Beekissed

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Pics of sheep, temp pens and the field next door we'll be leasing(for free!) and fencing in this winter.

This field is around 10-12 acres in total and is a long rectangle in shape.

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The ewes and ewe lambs in a small field adjacent to this bigger field...you can see the gate into our land in the background. This small field is owned by an absentee owner that says we are welcome to graze it as often as we like, so we do...normally we mow it with the mower but now we mow it with sheep.

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Got some of the gate posts stained and bracings painted....

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Males in a temp pen that will soon become part of our sorting pens, alley and loading chute(you can see the posts in the background that will be part of our guillotine gates) ...right now it's a holding pen for males to be sold, males that will breed and males that will be eaten.

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Beekissed

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So, have been working hard on sheepin', as per usual. Soon we'll take a break to get in firewood, then back to building fence for a bit, then back to firewood, wash, rinse, repeat all winter long.

The noisy boyz are currently in the garden but will be joining their ladies on Oct. 31st...well...two of them will. The rest will remain penned for a bit while I train Dooley....hopefully we'll be selling two rams and that will leave the two wethers for training purposes. Can't wait to have one flock again for awhile.

Hope to get the sheep out of the garden in time to lightly cultivate in there and sow some winter wheat and clover as a cover crop and grazing for later.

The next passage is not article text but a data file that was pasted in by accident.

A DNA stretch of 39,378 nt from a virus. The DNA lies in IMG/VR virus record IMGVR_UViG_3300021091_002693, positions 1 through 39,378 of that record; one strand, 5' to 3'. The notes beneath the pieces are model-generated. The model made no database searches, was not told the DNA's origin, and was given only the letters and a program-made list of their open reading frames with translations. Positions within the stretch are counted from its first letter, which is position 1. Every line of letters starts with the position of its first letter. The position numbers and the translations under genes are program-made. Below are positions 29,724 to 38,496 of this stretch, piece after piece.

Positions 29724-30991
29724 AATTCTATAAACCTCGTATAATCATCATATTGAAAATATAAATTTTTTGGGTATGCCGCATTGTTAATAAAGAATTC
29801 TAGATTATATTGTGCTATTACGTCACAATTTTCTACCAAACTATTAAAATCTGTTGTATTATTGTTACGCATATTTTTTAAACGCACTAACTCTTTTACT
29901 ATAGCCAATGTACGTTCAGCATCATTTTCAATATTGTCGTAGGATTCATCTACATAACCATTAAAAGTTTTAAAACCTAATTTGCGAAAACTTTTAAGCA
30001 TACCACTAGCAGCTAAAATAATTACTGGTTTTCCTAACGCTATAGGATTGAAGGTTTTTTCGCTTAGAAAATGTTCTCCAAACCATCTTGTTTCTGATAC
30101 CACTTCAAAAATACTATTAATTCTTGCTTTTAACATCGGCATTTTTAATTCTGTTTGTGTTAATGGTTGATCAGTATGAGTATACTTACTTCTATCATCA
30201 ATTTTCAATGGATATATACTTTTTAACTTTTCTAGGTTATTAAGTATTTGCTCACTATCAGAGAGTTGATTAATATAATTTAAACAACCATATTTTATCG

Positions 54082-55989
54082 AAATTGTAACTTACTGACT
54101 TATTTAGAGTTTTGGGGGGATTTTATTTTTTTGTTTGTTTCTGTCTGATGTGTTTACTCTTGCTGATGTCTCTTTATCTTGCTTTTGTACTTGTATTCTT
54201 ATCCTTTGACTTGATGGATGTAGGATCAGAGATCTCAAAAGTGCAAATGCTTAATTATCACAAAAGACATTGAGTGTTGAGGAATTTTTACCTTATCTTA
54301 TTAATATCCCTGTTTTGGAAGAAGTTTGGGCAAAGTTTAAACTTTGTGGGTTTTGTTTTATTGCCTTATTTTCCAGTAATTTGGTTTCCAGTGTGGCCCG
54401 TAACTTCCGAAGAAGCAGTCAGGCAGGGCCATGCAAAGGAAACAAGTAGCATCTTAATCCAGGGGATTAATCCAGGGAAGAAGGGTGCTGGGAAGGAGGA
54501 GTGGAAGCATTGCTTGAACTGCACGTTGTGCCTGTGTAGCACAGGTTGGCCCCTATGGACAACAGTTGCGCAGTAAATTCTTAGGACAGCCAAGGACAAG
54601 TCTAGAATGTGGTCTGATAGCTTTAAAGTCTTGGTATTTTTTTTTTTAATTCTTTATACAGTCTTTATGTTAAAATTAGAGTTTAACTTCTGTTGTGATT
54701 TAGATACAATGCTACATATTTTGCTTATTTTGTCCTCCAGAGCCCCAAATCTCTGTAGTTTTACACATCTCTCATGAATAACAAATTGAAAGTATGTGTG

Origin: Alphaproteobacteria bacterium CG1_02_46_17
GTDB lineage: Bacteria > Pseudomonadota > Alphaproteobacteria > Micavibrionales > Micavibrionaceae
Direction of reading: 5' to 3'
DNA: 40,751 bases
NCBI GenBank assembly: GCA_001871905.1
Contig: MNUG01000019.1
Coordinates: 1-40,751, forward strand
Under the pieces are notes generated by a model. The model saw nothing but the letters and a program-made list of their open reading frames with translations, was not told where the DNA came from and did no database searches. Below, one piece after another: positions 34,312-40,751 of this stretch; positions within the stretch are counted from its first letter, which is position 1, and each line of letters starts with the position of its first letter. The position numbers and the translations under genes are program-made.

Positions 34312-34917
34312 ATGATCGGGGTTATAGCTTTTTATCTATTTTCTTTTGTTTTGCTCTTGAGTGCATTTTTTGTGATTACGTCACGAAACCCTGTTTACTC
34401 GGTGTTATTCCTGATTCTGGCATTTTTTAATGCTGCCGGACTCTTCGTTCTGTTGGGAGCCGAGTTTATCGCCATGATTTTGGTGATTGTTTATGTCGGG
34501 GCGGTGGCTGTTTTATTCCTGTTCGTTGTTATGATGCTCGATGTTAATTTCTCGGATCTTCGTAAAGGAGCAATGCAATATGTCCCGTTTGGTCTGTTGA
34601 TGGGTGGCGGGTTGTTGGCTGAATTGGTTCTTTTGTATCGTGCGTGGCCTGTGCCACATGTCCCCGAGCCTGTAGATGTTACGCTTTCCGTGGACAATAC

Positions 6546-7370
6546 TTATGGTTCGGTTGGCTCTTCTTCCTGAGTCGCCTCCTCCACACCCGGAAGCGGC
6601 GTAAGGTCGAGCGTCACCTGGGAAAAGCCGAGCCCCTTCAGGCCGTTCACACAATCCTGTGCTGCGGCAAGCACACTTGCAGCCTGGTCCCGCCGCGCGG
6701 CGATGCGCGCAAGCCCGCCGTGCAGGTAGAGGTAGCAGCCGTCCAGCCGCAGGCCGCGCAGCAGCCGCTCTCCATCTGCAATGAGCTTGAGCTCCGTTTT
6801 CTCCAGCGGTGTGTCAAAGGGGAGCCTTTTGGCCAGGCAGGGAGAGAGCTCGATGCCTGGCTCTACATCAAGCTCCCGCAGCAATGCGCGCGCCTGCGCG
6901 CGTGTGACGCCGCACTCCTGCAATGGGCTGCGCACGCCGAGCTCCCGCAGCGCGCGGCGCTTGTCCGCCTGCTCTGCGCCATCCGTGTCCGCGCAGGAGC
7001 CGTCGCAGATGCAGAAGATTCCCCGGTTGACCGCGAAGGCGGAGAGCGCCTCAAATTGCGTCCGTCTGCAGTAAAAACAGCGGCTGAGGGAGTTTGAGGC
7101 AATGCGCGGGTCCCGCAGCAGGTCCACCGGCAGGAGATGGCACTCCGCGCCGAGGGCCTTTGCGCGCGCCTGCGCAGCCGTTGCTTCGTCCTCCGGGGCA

Got 8 round bales hauled and dropped into various paddock spaces, rolled up onto pallets and tarped for later use. I staggered them across the big field, trying to put them in areas out of the wind for winter feeding. It was white knuckle driving, getting 5 of those 1000 lb bales on a load, especially since the load started to lean to one side. Prayed all the way home (about 35 mi.) and God got us and the hay home safely. Second trip wasn't as bad. Unloading those bales with just the Ol' Bat to help was kind of dicey too, but she's more help than you'd believe, even at 86 yrs old. No tractor here, so it's all done by hand.

I don't like the looks of cattle panel around the sorting area, so will be taking them down this winter and replacing them with the large skid pallets we got for free a couple years back. Been using them a lot around here and really like the looks of them, plus they are really sturdy. Still haven't built the sorting alley...can't wait to get that finished!

Sheep all look good and are going into the winter fat enough....well...except for Rose. Got that one ewe lamb that's not even hers that's still pestering her and trying to nurse.